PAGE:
What is waterfall model?

The first oldest SDLC model introduced in software development process is waterfall model which is easy to understand and implement. Since the phases of waterfall model are arranged in linear order, waterfall model is also known as Linear Sequential life cycle Model. Waterfall model uses  ‘Requirements gathering, Design and Build’ concept.

In Waterfall model, each phase (step) take the input from the previous phase and give the output (if any) to the next phase which again acts as the input to the next phase. Before starting with the new phase the currently running phase should be fully completed.

In waterfall model we begin with the user requirement phase and flow down through various phases finishing with the maintenance phase. In waterfall model, suppose there is a need to change some requirements in the previously completed phase, then we cannot go back and change it. We have to again start from the beginning first phase of the life cycle of the model.

Waterfall model is used basically for the small projects for which the requirements are well understood. The following are the phases followed by the waterfall model:

waterfall model diagram images example

1. User requirement gathering and analysis:

This is the first phase of the waterfall model. In this phase the user requirements are gathered and walkthrough is done to understand all the requirements. All the requirements which are given by user are verified whether the requirements are valid and testable or not.

2. System Design:

System design includes the hardware and software requirements. System design describes in detail the functions and operations to be performed, including the screen layouts, overall system architecture.

3. Implementation:

Taking the input from the system design phase, according to the design create the program / code. The system is designed into small portions called the unit. These units are integrated into the next phase. Each unit is tested individually which is known as Unit Testing.

4. Testing:

After the small units are tested in the implementation phase, all the units from the previous implementation phase are integrated into the system. The System is then again tested as a whole for its any failure or fault. This type of testing is called as integration testing.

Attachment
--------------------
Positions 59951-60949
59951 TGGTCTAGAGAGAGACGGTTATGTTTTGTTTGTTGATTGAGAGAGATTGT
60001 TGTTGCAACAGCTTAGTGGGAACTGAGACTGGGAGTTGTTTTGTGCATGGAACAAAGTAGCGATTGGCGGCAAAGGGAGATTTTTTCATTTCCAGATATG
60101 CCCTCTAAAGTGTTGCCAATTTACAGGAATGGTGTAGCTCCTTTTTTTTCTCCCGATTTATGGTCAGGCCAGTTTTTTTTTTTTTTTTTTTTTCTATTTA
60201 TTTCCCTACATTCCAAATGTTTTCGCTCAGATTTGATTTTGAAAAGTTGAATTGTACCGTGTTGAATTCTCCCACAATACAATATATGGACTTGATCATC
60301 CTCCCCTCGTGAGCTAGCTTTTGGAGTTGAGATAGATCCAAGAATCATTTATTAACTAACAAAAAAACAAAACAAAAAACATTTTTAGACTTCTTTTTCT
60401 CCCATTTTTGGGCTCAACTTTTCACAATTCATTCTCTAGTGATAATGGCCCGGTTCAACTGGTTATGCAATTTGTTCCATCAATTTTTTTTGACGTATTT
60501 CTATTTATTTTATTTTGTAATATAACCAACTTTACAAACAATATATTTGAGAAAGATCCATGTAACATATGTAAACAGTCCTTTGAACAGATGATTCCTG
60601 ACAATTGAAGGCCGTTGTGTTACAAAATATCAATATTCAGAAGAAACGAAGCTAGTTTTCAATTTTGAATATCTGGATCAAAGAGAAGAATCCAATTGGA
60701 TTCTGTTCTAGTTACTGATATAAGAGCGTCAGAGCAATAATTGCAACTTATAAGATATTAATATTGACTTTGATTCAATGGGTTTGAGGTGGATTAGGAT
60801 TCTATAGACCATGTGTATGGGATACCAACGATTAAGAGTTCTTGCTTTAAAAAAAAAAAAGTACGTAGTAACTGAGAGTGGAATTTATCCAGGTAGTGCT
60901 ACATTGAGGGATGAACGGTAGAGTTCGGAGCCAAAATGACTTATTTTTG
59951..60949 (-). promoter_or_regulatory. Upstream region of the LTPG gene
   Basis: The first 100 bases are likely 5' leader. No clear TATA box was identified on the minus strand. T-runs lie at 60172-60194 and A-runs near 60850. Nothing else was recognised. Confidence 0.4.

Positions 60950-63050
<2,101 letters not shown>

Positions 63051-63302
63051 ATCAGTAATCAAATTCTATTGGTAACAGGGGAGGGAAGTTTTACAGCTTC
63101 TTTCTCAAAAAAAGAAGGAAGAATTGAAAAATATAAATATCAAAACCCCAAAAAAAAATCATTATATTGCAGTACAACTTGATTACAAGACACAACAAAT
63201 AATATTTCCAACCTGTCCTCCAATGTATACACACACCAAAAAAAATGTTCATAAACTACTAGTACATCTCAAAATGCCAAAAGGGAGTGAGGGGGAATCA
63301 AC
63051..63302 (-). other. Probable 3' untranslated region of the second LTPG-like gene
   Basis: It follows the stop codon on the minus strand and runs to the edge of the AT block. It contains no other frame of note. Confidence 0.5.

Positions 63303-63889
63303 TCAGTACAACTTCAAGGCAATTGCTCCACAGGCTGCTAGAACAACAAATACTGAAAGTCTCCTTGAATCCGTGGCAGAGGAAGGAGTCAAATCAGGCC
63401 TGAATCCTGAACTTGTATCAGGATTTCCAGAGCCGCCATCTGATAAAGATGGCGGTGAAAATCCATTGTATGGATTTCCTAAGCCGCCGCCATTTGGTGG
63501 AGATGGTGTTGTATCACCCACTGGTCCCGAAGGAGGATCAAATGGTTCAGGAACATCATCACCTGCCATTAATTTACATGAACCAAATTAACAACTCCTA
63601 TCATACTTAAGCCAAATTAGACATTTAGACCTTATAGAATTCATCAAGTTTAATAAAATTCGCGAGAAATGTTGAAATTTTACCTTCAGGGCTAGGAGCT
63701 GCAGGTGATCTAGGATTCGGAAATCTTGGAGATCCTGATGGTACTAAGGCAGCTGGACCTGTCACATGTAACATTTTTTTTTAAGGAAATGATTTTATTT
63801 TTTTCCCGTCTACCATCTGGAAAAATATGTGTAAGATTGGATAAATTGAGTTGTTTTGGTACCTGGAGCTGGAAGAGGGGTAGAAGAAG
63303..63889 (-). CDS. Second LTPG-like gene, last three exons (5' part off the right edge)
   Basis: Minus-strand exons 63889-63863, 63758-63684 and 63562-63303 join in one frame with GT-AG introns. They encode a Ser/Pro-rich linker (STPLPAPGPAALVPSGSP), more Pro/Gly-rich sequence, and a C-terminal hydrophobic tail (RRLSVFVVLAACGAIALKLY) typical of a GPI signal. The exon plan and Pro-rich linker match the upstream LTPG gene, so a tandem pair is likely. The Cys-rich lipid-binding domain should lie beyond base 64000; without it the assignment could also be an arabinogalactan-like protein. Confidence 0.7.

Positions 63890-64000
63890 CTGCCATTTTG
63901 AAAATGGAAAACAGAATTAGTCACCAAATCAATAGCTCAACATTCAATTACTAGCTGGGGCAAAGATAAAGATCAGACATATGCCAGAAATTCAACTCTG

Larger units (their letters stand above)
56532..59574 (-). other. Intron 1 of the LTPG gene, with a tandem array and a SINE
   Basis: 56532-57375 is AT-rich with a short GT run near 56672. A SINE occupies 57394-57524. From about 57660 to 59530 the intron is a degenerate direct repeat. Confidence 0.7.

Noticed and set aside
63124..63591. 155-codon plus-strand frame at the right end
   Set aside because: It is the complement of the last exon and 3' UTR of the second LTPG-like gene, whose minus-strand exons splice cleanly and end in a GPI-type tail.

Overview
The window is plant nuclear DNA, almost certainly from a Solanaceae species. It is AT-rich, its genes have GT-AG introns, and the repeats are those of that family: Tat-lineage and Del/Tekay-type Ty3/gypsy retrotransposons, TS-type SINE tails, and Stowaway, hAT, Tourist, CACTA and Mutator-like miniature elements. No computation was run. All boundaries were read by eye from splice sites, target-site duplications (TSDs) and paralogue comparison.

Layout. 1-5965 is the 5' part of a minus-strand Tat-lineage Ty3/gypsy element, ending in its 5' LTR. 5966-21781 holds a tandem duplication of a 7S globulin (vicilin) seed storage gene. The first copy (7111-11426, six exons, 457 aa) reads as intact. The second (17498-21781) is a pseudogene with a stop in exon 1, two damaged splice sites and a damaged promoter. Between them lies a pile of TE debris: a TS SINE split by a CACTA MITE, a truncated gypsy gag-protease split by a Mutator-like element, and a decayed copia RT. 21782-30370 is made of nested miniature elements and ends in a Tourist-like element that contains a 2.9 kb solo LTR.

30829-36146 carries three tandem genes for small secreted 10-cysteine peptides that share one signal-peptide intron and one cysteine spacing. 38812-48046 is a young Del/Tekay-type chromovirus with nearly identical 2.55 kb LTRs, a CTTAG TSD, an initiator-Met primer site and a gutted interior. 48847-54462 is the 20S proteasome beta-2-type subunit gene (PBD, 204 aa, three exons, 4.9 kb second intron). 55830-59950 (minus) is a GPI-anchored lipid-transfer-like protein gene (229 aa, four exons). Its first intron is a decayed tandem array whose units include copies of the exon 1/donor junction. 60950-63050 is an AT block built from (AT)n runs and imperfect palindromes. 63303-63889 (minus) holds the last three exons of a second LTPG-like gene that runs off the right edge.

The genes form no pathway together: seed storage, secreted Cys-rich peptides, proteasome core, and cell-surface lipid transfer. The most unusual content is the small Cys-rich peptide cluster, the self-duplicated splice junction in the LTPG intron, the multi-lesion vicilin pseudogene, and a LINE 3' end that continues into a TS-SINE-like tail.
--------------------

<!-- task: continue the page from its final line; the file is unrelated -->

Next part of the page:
5. Deployment of a system:

Once the system is tested it is deployed into its respective environment. It is then released into the market for the customer use. After deployment of a system, a Sanity check is performed to ensure that the system does not break. Sanity testing takes care that each functional area is working fine.

6. Maintenance:

This is the last phase of the waterfall model. In this phase it is ensured that the application is running properly into the respective environment. If in case any customer finds any defect, he/she claims the issue. To overcome reported issues and to enhance the product’s new modified versions of that product are introduced into the market.

When to use Waterfall model?

1. Waterfall model is basically used when the requirements are fixed and clearly known.
2. It is used for the shorter applications.
3. The resources are adequately available.
4. When all the requirements are well and properly documented.

Advantages of waterfall model:

1. Easy to understand and implement.
2. Used for shorter applications so it is cost effective.
3. Requirements are well documented.
4. Each phase is completed fully before starting with new phase.

Disadvantages of waterfall model:

1. This model cannot be used for large applications.
2. Less effective if the requirements are not fixed and not clearly specified.
3. Since the testing is done in the latter stage, the bugs and defects cannot be found earlier. So it is expensive for the large and complex projects.
4. In waterfall model it is difficult to back in in between to change any document in the previous phase.

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